How to hire the best possible candidate

Even the most impressive resume paints an incomplete picture of the candidate’s potential.
Scott Wintrip
August 20, 2018
By Scott Wintrip
An employer’s excitement about a candidate’s resume can interfere with sound decision-making, and the wrong person can be selected for the wrong reason when feelings get in the way.
An employer’s excitement about a candidate’s resume can interfere with sound decision-making, and the wrong person can be selected for the wrong reason when feelings get in the way. Photo: Fotolia by Adobe Stock
It’s always exciting when you receive a resume from a job candidate who seems like a great fit. It’s even more exciting when the candidate nails the first interview, and then the second. And there’s nothing quite like the relief and satisfaction you feel when the person accepts. Now you’ve got yourself a brand new employee. Unfortunately, sometimes the fairy tale stops here. Hiring expert Scott Wintrip points out that quite often, people who give great interviews turn out to be bad hires.

“It’s a sad truth that most employers and hiring managers have experienced being blindsided when an exciting candidate turns out to be a really disappointing employee,” Scott Wintrip, author of High Velocity Hiring: How to Hire Top Talent in an Instant (McGraw-Hill Education; April 2017; ISBN: 978-1-2598594-7-2; $30), said. “It’s always disappointing when the person you interviewed is not the same individual who shows up to work. You find yourself wondering what went wrong. It usually comes down to a few mistakes that you can easily remedy.”

Wintrip explains that even the most impressive resume paints an incomplete picture of the candidate’s potential. So, unfortunately, relying too heavily on a resume is no better than judging a book by its cover. To combat this common problem, keep reading to learn four of Wintrip’s tips to help you avoid making hires you regret later.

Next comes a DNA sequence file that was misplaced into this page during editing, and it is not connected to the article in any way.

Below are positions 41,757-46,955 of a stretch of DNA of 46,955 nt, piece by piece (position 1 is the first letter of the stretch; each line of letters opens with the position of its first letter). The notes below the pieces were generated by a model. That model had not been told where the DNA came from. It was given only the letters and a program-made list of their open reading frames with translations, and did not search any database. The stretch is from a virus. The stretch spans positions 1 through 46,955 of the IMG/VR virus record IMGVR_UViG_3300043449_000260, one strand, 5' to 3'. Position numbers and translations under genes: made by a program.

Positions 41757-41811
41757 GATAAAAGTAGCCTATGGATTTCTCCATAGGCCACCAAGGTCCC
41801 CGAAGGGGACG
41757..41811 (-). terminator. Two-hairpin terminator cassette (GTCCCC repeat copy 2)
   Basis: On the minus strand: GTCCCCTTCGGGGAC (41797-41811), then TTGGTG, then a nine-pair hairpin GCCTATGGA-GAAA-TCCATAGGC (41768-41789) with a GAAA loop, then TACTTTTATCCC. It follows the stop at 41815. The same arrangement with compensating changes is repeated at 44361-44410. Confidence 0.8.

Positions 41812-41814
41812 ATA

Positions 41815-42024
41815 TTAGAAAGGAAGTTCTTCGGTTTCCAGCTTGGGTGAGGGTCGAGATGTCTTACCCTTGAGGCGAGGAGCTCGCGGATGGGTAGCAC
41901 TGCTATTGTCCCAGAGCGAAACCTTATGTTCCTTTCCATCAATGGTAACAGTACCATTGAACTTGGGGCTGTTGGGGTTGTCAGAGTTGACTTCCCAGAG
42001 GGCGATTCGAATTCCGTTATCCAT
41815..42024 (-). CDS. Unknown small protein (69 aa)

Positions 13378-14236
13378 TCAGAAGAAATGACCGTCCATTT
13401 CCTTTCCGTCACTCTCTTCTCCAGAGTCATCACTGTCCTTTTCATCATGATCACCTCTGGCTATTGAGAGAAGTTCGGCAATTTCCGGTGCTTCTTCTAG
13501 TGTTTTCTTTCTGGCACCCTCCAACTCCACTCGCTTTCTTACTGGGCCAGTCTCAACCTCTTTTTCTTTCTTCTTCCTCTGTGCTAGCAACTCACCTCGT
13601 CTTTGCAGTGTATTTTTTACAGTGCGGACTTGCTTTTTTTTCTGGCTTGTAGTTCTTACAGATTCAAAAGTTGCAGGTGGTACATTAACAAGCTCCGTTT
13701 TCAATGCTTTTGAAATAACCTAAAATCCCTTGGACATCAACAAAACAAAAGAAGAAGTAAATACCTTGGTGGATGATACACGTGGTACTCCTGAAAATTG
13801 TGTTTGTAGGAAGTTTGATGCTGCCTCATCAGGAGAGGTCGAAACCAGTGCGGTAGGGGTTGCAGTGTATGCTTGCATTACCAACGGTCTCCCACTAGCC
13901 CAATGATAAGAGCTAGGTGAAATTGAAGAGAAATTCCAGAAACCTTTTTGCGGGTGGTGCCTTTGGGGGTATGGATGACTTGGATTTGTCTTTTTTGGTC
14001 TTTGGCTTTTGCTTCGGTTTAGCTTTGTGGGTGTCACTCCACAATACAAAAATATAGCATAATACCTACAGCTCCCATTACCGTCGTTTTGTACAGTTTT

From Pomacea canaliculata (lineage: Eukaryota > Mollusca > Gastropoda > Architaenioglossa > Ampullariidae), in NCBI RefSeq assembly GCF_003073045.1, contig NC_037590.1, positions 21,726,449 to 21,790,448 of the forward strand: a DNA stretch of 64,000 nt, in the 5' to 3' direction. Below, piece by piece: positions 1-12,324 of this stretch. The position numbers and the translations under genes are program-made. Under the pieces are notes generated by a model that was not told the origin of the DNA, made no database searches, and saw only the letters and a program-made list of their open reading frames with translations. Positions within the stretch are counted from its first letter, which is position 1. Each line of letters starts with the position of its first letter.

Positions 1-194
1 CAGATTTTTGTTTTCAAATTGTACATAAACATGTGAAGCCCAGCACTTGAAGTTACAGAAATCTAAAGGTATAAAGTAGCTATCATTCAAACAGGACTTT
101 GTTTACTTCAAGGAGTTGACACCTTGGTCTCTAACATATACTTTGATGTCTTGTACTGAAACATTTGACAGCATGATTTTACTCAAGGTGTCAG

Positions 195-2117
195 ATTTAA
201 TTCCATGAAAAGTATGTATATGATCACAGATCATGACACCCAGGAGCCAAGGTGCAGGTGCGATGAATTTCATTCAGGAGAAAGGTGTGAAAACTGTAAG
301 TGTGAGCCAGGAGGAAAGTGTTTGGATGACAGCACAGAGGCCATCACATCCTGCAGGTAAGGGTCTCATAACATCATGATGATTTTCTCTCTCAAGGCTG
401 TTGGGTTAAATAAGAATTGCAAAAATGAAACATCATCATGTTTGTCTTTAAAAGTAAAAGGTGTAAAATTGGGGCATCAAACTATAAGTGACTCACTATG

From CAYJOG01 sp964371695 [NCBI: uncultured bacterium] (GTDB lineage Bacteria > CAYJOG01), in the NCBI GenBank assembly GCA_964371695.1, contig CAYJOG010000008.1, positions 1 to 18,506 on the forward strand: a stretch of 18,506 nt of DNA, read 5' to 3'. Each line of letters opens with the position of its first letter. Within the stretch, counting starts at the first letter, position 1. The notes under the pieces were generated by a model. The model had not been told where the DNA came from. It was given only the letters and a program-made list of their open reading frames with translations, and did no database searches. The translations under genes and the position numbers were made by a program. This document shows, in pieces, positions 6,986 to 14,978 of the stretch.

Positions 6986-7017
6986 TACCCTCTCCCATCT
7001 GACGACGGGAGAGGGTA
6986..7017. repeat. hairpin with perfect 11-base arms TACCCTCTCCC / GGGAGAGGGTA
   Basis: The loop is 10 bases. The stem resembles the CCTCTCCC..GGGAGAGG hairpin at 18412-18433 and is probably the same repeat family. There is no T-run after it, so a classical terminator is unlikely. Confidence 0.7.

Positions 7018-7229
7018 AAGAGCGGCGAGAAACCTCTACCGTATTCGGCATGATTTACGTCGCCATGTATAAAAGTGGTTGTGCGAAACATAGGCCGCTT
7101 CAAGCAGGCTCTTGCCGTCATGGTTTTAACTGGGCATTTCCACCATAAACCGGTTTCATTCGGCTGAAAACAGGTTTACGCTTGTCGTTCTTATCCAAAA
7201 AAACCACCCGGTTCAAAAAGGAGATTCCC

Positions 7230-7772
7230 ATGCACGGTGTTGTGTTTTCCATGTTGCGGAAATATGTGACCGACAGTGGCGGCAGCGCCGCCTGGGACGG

Develop clear hiring criteria.
Your excitement about a candidate’s resume can interfere with sound decision-making. Wintrip explains that we can select the wrong people for the wrong reason when our feelings get in the way. To counter this tendency, develop clear hiring criteria complete with a detailed list of skills and personality traits that the right person will exemplify. Also be sure to list the undesired traits you need to avoid.

“It’s important to remember that feelings are not facts,” Wintrip said. “Emotions, left unchecked, easily become false evidence that candidates fit roles when they do not. Don’t let an outstanding resume blind you to the fact that the candidate is not right for the position you’re hiring for. Always refer back to your hiring criteria when you think you’ve found the perfect match. This step checks your accuracy and ensures that you seek proof that the talent matches the job you need to fill.”

Pose written questions to accompany the resume.